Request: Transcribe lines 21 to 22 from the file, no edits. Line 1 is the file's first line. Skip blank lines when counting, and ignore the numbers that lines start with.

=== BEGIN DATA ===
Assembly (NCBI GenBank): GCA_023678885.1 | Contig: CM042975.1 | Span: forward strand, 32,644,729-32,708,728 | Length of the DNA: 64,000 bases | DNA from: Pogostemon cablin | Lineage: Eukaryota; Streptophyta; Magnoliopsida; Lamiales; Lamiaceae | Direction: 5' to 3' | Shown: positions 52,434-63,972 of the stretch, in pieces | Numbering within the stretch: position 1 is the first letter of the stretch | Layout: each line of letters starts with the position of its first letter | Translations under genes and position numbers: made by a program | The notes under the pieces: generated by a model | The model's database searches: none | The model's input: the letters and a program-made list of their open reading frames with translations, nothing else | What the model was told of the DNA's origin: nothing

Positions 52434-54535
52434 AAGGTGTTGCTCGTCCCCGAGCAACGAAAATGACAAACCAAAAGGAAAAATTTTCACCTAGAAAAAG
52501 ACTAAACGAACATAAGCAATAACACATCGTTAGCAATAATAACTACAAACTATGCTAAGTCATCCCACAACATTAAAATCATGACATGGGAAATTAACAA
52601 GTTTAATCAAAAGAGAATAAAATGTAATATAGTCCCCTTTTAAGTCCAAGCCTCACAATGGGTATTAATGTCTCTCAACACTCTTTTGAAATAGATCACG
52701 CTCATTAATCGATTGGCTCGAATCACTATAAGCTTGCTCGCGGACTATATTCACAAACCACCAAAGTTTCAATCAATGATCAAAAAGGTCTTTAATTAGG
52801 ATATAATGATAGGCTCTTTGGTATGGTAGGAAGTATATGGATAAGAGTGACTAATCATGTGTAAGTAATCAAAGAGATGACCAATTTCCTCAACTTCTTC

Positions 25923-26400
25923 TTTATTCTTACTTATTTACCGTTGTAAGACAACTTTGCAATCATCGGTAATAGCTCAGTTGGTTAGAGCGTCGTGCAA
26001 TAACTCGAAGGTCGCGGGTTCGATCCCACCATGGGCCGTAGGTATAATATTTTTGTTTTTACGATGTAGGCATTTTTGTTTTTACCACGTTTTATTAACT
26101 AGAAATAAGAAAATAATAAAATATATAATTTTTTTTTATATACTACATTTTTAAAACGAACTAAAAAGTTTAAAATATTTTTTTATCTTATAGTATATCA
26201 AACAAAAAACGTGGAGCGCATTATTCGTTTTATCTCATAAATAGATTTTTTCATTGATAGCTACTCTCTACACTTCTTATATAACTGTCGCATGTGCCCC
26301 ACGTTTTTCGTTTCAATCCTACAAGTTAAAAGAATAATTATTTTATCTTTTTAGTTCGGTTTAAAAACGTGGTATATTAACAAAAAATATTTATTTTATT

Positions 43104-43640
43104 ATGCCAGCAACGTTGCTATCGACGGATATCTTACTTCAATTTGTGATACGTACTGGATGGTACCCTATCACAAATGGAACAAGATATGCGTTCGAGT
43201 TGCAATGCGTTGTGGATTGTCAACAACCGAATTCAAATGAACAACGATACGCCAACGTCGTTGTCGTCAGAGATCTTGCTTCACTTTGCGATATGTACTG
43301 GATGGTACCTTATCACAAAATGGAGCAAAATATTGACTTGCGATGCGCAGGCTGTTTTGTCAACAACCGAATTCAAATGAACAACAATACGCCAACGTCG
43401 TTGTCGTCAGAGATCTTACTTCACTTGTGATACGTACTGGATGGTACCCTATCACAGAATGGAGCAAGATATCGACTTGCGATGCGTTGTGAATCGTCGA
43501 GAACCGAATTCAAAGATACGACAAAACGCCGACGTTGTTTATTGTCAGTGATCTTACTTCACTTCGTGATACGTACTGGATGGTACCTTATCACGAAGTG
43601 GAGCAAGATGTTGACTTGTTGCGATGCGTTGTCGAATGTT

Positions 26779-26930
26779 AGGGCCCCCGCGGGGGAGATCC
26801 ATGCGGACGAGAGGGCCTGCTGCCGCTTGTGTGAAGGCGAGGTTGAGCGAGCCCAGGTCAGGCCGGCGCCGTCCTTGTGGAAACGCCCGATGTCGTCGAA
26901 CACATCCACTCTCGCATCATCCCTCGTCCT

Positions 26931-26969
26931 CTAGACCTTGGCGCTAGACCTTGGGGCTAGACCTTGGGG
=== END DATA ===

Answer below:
Positions 26779-26930
26779 AGGGCCCCCGCGGGGGAGATCC